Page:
Employers looking to boost worker productivity by restricting access to social networking sites may need to rethink their strategy.
A study by law firm Deacons shows that three in four workers (76%) believe that the use of social networking sites such as Facebook can drive businesses benefits and many would choose not to work for a company blocking access.
The telephone survey of 693 full and part time workers around Australia, aged 16 years and over, found 32% of 16 to 24 year olds used office internet access to visit social networking sites, as did 23% of 25 to 34 year olds.
The survey also found that one in four 16 to 24 year olds would factor workplace social networking policies into a decision over two similar job offers.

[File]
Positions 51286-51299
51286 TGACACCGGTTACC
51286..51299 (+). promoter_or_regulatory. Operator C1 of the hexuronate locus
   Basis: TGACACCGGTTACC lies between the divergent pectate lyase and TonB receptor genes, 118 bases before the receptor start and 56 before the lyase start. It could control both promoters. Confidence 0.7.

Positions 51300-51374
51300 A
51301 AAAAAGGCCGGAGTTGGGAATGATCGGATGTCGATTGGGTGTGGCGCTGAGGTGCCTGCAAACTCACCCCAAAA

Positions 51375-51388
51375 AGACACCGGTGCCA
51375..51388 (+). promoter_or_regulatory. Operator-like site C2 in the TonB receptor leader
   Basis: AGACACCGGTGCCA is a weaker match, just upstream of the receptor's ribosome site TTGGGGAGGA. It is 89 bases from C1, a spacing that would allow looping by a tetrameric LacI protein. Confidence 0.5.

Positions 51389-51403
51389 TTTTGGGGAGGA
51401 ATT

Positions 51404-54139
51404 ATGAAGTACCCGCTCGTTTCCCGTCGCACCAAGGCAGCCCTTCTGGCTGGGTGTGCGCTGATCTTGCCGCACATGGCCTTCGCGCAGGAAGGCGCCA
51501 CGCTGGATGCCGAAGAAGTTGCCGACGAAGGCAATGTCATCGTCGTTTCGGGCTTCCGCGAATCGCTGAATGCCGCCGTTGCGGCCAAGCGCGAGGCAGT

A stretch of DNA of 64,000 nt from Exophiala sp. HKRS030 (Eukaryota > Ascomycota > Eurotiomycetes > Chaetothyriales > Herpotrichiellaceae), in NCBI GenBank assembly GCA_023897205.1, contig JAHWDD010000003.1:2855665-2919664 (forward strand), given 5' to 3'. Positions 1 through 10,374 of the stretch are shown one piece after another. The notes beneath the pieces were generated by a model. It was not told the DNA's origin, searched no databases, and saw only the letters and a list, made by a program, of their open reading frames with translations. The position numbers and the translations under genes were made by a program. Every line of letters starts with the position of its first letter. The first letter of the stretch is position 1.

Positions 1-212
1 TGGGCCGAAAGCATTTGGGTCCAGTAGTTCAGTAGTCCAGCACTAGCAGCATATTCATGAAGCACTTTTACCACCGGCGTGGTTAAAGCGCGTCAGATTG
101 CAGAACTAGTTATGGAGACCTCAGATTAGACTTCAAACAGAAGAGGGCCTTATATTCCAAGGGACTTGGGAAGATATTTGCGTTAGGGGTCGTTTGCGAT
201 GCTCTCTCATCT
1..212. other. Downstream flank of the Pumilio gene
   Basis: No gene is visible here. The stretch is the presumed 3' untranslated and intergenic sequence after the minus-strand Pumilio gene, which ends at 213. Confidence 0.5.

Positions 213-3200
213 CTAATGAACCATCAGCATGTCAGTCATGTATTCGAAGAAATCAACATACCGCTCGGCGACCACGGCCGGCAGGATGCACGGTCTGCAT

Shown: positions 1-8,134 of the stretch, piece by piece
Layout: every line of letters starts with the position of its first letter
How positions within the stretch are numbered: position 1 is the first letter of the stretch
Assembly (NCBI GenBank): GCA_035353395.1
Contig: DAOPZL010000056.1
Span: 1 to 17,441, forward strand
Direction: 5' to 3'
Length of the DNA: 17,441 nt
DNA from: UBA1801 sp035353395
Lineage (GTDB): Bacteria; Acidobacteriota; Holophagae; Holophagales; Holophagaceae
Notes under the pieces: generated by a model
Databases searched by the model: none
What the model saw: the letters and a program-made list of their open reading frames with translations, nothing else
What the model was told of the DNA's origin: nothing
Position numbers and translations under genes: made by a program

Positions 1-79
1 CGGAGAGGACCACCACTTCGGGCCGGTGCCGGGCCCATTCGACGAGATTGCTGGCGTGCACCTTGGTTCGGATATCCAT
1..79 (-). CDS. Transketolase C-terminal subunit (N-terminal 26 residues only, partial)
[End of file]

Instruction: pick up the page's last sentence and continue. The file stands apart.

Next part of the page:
Why should bosses allow access to social networking? Workers say:
- It showed trust in employees.
- Gives people a break from day-to-day work, keeping them fresh.
- Allows them to better network with other employees, customers and suppliers.
Nick Abrahams, head of technology, media and telecommunications at Deacons, believes employers need to balance potential benefits against the obvious risks to productivity – and of harassment.
“Our research suggests organisations need to weigh these risks and learn to manage them – as they have for other new technologies like email, instant messaging and the internet itself.
“Short of blocking or restricting access to Web 2.0 applications in the workplace, organisations should at the very least implement employee policies and procedures for use of these applications at work,” says Abrahams.
“Getting the balance right is particularly important in an economy with low levels of unemployment and intense competition for young talent,” he says.
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